New Delhi: An Indian citizen who has committed
a crime abroad can be prosecuted in the country but the trial
cannot commence beyond the cognisance stage without prior
sanction of the government, the Supreme Court has held.
A bench comprising justices Altamas Kabir, Cyriac Joseph
and S S Nijjar rejected the plea of NRI Thota Venkateswarlu
that the trial court in Andhra Pradesh cannot take cognisance
of a complaint of harassment, dowry demands and criminal
intimidation lodged by his wife, as the couple were living in
The NRI`s wife Parvathareddy Suneetha returned from
Botswana and lodged the complaint with the police which filed
a chargesheet in the court of the additional munsif
magistrate, Addanki, Prakasham district against her husband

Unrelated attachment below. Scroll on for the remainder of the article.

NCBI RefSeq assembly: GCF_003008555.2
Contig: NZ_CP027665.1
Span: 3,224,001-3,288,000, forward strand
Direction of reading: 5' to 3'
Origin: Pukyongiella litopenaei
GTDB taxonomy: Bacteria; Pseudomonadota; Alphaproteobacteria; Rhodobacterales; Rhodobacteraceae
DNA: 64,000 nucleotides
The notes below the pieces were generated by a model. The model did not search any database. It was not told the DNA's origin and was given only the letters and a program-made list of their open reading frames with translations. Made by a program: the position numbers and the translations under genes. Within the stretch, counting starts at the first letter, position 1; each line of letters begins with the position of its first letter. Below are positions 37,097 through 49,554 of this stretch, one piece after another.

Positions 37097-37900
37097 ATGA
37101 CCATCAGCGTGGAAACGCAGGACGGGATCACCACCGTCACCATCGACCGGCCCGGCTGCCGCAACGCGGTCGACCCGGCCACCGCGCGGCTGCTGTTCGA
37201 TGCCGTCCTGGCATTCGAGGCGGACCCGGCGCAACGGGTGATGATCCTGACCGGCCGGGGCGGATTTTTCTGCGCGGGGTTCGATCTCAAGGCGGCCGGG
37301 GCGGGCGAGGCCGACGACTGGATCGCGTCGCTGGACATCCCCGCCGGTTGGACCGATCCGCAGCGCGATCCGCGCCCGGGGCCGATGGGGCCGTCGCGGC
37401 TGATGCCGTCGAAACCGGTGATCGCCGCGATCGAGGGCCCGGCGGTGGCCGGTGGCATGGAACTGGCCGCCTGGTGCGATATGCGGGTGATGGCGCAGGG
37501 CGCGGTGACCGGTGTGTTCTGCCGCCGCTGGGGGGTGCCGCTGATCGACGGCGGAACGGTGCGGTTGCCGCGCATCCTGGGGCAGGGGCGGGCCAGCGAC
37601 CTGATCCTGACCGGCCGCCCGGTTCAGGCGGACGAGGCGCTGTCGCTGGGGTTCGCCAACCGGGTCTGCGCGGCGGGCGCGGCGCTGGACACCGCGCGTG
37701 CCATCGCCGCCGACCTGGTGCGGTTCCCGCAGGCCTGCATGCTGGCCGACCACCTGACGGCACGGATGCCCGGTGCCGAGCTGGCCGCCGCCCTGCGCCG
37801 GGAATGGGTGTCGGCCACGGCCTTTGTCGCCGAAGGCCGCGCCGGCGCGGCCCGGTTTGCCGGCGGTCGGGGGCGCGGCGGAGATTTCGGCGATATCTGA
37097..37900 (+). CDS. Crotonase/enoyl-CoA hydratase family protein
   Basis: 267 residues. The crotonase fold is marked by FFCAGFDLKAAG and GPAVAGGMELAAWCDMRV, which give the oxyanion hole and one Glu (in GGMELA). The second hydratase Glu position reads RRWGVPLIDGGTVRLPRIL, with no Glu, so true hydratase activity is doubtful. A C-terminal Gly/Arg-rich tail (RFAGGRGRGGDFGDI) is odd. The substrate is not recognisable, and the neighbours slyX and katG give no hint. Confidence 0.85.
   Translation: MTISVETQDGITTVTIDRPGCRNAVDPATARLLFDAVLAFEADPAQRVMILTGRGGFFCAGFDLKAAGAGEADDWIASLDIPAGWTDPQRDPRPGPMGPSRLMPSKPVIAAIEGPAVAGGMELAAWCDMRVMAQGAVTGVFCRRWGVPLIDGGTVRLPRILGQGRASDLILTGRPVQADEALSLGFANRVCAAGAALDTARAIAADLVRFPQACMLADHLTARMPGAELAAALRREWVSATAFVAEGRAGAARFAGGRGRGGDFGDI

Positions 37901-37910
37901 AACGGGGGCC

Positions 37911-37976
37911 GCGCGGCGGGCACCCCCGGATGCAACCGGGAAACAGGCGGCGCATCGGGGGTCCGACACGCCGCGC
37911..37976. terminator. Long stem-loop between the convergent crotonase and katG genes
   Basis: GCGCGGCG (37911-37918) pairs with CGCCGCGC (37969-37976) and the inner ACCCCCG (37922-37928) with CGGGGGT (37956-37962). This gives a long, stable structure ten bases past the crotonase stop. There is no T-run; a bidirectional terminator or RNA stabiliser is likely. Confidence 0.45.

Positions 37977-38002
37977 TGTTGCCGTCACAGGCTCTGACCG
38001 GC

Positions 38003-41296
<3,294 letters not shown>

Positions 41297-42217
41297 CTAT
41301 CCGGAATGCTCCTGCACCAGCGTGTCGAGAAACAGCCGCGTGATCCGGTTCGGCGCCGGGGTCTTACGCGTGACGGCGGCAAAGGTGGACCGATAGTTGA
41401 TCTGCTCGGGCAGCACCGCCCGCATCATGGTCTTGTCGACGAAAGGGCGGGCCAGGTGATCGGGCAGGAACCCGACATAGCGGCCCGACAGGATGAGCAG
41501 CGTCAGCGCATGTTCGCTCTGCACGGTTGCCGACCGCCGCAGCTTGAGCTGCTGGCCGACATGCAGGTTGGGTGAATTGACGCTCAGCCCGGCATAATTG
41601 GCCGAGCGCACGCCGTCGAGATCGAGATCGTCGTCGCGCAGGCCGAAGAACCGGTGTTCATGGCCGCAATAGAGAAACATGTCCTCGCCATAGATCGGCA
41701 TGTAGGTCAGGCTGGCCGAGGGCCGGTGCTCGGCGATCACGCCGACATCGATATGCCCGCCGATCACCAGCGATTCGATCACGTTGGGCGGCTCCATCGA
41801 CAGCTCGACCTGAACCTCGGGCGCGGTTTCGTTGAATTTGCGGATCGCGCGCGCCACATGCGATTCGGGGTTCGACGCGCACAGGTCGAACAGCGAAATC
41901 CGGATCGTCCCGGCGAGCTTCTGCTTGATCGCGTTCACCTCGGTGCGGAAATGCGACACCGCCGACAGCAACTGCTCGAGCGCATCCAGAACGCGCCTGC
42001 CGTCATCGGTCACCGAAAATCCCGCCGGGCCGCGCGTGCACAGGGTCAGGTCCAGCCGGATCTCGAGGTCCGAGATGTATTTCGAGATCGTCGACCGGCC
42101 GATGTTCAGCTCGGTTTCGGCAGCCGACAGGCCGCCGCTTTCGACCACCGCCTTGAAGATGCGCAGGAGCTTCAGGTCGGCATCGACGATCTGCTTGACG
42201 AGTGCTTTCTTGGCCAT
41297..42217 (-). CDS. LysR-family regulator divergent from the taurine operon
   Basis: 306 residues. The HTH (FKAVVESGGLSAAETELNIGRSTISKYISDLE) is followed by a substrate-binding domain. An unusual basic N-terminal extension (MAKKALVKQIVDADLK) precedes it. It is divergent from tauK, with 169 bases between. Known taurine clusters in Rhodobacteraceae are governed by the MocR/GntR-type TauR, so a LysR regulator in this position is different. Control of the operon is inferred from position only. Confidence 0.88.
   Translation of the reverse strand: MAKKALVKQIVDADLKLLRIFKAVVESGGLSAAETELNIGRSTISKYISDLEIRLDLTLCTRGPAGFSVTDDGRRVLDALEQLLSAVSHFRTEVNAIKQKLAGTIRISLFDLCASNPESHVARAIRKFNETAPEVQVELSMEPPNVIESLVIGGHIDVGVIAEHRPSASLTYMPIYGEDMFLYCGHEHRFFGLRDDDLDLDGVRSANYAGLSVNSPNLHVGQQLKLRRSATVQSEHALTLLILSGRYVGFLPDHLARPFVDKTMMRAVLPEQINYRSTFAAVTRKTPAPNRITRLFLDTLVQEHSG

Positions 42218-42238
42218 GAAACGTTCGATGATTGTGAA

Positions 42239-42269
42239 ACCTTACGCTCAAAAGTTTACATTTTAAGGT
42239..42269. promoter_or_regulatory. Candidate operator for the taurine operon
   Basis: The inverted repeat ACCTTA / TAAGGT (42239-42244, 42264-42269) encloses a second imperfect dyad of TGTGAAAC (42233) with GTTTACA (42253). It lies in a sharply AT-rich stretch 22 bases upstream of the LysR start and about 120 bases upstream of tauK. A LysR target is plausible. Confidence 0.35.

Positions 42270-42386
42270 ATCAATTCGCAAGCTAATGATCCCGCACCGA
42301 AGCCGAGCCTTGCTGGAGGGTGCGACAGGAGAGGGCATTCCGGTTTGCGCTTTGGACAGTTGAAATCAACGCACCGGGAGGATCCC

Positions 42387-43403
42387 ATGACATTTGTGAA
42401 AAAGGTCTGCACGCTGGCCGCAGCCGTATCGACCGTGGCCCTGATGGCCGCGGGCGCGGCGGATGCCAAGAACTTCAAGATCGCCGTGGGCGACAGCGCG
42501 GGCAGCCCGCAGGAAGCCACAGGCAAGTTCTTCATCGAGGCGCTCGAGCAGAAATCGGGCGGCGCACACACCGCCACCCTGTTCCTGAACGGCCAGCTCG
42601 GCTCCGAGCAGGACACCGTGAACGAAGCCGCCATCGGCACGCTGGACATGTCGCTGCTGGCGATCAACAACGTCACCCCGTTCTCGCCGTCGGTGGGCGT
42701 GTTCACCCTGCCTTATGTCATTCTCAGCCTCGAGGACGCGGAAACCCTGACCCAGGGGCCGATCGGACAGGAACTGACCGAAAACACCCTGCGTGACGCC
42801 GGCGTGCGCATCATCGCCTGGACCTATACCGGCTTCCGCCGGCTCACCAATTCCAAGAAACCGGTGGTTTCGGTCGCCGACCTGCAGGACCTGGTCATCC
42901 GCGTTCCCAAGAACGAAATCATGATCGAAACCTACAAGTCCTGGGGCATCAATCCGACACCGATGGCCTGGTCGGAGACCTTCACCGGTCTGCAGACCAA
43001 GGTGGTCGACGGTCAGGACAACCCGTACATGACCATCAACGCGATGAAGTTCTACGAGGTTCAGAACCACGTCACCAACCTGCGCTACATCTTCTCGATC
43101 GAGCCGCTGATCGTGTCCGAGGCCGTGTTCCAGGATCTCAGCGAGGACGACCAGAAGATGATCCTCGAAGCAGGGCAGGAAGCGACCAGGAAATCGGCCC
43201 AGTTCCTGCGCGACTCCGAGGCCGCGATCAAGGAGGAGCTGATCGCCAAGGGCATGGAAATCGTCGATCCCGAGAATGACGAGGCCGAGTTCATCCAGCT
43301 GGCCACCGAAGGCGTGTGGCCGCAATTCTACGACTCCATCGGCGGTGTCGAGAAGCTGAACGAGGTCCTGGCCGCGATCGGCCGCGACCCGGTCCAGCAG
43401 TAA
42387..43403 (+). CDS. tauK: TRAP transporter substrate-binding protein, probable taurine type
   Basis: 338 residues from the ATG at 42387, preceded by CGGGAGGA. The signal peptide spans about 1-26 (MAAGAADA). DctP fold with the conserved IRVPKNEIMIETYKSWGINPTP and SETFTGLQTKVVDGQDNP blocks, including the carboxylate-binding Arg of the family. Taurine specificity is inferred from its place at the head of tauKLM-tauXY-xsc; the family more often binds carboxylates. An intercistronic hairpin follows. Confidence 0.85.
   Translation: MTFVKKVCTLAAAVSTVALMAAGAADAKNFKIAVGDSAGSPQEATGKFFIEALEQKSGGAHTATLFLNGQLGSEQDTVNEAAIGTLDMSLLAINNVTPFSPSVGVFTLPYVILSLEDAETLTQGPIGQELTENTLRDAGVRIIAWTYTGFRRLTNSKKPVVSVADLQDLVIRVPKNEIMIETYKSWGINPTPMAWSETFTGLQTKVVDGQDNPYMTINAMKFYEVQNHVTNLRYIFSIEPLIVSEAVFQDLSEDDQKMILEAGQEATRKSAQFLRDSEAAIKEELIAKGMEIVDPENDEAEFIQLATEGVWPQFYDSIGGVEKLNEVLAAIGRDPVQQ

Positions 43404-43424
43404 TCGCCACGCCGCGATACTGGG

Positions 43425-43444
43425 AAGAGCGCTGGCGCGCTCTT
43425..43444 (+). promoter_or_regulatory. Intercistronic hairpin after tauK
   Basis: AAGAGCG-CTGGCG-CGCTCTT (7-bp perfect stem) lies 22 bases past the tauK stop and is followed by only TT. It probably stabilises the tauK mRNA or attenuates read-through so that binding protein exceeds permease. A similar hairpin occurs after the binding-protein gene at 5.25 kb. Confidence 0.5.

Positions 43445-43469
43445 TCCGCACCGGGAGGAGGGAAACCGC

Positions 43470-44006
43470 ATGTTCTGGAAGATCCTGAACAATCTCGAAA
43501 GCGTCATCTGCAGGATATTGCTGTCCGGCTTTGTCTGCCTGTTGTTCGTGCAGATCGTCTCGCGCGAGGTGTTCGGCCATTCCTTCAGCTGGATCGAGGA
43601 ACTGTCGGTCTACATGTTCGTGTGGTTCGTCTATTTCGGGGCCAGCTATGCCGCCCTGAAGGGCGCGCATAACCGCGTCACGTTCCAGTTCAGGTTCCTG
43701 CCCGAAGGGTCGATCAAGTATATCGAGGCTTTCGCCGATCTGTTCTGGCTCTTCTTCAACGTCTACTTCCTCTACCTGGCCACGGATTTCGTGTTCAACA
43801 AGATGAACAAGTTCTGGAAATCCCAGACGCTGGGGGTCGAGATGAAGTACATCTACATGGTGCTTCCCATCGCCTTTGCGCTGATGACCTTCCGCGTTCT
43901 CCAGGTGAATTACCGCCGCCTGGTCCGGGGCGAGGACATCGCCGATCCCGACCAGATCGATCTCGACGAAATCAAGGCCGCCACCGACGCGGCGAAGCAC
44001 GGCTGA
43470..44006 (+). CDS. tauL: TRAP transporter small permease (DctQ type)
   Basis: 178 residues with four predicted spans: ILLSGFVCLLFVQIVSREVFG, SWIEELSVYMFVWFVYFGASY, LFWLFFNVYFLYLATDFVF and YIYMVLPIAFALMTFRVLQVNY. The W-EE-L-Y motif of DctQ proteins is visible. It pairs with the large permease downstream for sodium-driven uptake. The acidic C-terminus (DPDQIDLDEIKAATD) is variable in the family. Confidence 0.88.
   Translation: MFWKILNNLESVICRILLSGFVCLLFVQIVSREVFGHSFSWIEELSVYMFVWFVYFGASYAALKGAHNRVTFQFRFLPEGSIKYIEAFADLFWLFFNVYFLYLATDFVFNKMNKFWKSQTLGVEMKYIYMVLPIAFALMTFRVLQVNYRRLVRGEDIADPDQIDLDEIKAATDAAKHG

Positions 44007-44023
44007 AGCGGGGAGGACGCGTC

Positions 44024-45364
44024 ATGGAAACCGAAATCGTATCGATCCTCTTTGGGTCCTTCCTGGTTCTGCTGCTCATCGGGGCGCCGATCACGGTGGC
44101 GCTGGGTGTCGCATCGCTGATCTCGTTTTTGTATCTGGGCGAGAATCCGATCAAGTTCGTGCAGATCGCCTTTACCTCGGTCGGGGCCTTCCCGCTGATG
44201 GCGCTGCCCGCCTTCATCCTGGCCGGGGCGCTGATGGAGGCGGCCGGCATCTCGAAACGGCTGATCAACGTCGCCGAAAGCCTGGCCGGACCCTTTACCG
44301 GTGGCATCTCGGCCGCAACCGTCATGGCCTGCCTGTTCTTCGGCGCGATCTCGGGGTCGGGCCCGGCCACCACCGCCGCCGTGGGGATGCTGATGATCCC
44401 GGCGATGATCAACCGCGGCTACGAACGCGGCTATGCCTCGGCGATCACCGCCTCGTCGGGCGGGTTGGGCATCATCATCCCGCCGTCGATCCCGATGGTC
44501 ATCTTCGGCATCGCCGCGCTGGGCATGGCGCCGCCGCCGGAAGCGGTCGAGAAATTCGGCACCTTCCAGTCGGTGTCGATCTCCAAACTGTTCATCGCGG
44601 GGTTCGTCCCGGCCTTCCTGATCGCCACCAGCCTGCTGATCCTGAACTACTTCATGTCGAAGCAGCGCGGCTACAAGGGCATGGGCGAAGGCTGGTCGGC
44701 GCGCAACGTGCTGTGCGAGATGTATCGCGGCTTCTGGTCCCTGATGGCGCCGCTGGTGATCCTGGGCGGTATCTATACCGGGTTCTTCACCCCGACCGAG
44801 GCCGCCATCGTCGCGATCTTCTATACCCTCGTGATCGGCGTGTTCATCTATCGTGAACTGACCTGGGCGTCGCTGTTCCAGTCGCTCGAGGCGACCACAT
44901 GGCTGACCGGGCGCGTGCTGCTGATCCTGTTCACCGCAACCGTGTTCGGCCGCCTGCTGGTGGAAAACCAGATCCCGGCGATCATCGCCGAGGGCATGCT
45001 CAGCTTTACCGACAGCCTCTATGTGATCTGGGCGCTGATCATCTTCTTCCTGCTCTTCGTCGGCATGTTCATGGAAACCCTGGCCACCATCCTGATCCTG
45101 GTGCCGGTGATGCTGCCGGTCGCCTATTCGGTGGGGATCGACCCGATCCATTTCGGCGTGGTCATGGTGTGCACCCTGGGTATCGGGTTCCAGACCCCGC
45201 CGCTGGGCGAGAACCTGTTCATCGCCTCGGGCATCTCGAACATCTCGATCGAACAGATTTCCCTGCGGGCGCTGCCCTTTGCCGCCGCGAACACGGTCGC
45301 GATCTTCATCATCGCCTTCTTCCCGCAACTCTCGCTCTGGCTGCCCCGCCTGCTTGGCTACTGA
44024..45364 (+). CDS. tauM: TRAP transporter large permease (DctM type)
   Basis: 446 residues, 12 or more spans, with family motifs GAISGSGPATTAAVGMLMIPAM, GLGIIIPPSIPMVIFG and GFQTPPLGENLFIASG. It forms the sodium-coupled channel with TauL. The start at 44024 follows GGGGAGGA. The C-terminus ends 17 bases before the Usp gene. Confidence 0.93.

and other relatives.
The apex court said, "The language of Section 188 CrPC is
quite clear that when an offence is committed outside India by
a citizen of India, he may be dealt with in respect of such
offences as if they had been committed in India.
"The proviso, however, indicates that such offences could
be inquired into or tried only after having obtained the
previous sanction of the Central government."
Justice Kabir said Section 188 is a fetter on the powers
of the investigating authority to inquire into offence to the
extent that it can be done only with the previous sanction of
the central government.
"The fetters, however, are imposed only when the stage of
trial is reached, which clearly indicates that no sanction in
terms of Section 188 is required till commencement of the
"It is only after the decision to try the offender in
India was felt necessary that the previous sanction of the
central government would be required before the trial could